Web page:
Situated in a small coastal town on the Moray Firth, Burghead Fort dates back to around 400AD. It is also believed to be a site of major importance during the kingdom of the Northern Picts.
These were tribal people living in the location of what is now north eastern Scotland during the periods of late Iron Age and early Medieval. The present town of Burghead was built between 1805 and 1809. Sadly during construction work more than half of the history and relics of the fort were destroyed. A map showing some of the fort’s defences, published in 1793 by General William Roy, a military cartographer, attributed his information to Roman times. However, others believe the defences are of a different period.
Excavations in the 19th century recorded a wall eight metres thick standing six metres in height with the foundations made from large boulders. The walls were made of solid oak logs nailed together using iron spikes and the whole frame was filled with rubble. A structure of this magnitude would have required a substantial workforce to collect all the timber, stone and iron, from the surrounding area. The evidence collected at the site dates the wall to around 400AD and it is thought that fire destroyed the structure in the 9th or 10th century.
Inside the compound of the fort stood a well. This was discovered in 1809, when a possible water source was being explored to supply the new town development. Initially, thought to be Roman this was subsequently found not to be the case. It is not absolutely clear when this originates from but the general feeling is that it dates back to the dark ages.
The well has 20 steps leading down to a chamber which is fed by fresh water springs. It measures four feet deep and takes around six days to refill once empty. Experts believe the well supplied the fort with drinking water. Some researchers believe that it also had a ‘ceremonial’ use as the effort involved to build this well from stone was far beyond the tradition of the time.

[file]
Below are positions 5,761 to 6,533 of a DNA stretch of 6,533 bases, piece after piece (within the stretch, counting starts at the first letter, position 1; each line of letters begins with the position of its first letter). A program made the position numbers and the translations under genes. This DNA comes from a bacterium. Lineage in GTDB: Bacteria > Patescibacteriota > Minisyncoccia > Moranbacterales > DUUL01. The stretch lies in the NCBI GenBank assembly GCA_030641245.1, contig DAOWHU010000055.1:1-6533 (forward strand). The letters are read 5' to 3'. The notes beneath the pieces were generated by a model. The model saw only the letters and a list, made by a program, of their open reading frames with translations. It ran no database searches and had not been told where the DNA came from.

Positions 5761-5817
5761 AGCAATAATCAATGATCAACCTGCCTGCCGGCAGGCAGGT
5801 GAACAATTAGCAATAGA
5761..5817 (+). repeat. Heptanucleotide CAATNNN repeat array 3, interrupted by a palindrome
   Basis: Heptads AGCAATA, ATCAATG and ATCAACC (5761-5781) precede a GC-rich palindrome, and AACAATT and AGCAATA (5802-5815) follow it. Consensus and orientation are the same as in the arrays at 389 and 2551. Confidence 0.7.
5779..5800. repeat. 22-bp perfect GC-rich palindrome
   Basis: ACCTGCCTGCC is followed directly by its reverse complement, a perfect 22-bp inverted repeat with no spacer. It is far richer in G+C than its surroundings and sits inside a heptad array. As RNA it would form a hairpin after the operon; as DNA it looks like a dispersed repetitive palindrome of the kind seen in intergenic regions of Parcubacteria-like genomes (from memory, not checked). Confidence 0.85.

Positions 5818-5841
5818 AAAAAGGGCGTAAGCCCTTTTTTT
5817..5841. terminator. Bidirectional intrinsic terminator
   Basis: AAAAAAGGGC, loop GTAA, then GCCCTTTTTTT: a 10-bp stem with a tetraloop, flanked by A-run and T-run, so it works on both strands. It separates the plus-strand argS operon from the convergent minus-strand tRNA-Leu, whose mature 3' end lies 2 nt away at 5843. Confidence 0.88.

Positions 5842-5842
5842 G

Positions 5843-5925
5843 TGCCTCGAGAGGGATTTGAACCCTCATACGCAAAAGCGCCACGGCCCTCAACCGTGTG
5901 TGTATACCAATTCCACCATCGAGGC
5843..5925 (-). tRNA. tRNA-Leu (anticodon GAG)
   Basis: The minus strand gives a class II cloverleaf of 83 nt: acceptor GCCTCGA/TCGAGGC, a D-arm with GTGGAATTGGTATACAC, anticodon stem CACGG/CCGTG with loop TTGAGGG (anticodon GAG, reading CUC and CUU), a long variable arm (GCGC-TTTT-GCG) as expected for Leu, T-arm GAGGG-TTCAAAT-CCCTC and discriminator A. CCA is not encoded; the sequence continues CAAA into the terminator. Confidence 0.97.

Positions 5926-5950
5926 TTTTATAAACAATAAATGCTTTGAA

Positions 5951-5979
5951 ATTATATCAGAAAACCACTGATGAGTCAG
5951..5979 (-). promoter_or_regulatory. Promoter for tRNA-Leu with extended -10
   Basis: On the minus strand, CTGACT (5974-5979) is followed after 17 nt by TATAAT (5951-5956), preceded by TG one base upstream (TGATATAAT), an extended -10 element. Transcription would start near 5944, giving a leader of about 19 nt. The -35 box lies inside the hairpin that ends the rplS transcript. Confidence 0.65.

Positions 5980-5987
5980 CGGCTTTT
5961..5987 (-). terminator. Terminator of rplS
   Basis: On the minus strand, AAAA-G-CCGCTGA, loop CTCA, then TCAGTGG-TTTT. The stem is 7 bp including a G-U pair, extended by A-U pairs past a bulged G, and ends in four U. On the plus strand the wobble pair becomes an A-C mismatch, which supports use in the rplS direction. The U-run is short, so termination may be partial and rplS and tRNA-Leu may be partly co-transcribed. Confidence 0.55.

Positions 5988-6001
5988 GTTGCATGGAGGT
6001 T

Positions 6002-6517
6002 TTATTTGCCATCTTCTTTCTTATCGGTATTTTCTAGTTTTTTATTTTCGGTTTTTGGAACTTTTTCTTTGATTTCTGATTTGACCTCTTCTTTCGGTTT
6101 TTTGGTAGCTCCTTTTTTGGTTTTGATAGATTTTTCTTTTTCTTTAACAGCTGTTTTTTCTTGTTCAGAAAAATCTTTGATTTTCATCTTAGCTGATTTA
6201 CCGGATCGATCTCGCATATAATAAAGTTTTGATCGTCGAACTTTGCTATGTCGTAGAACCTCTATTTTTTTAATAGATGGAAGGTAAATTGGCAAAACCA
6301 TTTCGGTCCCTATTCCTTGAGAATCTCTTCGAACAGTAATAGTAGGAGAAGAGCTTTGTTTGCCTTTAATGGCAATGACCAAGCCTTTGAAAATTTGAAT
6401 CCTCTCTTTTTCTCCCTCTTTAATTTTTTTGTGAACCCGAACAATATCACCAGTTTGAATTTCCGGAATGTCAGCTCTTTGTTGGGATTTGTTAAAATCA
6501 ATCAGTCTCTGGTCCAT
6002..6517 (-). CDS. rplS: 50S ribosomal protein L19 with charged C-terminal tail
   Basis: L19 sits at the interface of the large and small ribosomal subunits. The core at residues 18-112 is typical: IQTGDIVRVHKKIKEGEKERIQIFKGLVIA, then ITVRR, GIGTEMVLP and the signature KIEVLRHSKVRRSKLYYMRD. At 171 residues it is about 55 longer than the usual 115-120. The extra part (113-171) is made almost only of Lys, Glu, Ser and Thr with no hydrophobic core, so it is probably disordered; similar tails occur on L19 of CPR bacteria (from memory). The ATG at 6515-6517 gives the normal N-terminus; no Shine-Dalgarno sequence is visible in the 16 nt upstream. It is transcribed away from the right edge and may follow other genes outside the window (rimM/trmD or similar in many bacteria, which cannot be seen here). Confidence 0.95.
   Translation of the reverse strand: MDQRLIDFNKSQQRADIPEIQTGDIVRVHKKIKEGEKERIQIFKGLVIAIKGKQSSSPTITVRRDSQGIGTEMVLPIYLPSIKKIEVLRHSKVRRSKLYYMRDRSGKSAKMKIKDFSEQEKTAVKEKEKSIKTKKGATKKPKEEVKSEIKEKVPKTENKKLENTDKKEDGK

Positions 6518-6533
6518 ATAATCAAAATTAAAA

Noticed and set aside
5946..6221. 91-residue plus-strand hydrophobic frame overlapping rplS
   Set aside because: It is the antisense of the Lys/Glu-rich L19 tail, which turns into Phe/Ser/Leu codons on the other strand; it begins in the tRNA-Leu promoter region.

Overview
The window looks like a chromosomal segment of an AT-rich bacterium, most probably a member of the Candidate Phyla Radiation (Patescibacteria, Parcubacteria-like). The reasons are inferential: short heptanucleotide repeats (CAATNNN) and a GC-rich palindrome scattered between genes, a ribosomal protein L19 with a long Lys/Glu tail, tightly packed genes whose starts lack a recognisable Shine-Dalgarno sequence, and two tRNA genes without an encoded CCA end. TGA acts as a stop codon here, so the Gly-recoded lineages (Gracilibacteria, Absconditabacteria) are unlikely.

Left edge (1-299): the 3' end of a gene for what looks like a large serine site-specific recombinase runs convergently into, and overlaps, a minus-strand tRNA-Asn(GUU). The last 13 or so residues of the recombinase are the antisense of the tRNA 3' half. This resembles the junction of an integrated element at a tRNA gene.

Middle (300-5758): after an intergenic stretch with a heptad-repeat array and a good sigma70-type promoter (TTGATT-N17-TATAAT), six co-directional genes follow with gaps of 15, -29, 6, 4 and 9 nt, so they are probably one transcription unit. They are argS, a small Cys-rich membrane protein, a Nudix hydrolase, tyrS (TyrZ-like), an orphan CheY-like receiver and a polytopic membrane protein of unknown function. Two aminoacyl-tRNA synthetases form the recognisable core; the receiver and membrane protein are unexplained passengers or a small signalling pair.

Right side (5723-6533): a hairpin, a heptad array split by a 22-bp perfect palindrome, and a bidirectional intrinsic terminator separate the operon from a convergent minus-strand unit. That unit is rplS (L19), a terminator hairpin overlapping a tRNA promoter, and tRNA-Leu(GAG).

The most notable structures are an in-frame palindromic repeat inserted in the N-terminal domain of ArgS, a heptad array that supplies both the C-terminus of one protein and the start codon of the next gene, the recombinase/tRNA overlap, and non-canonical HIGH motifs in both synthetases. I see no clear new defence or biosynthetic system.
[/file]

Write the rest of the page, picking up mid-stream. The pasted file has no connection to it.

Visitors to Burghead Bay during the winter will see many seabirds including, the scoter and eider that use it as a wintering ground. The Moray Firth is also home to the most northerly population of resident bottle nose dolphins in the world.
The Burghead visitor centre is open to the public and located in the former coastguard station. The displays reflect the development and history of the fort from 400AD until the present day.
Burghead Fort is the only ‘Pictish’ fort where ‘bullstones’ have been found. Known as ‘The Burghead Bulls’ these six carved slabs are believed to date back to the 7th century. They are believed to have had a religious significance but this has never been proven. Their purpose remains an unsolved mystery.
Camping and Caravanning Club Site
B9102 (Rd), Archiestown, Aberlour
Moray, Scotland, AB38 9SL
+44 (0)01340 810 414
- Address: Grant Street, Burghead, Moray, Scotland, United Kingdom, IV30 5TZ
- GPS: 57.70343889,-3.496997222
- Phone: 0044 (0)1343 835 518
- Part of UK: Scotland
- Sat Nav Postcode: IV30 5TZ
- Entrance Fees: Free access to the site
- Disabled Access: The general site has no mobility paths
- Visibility from Road: Very Good
- Image Credits: Header Image: Burghead Port - John Braid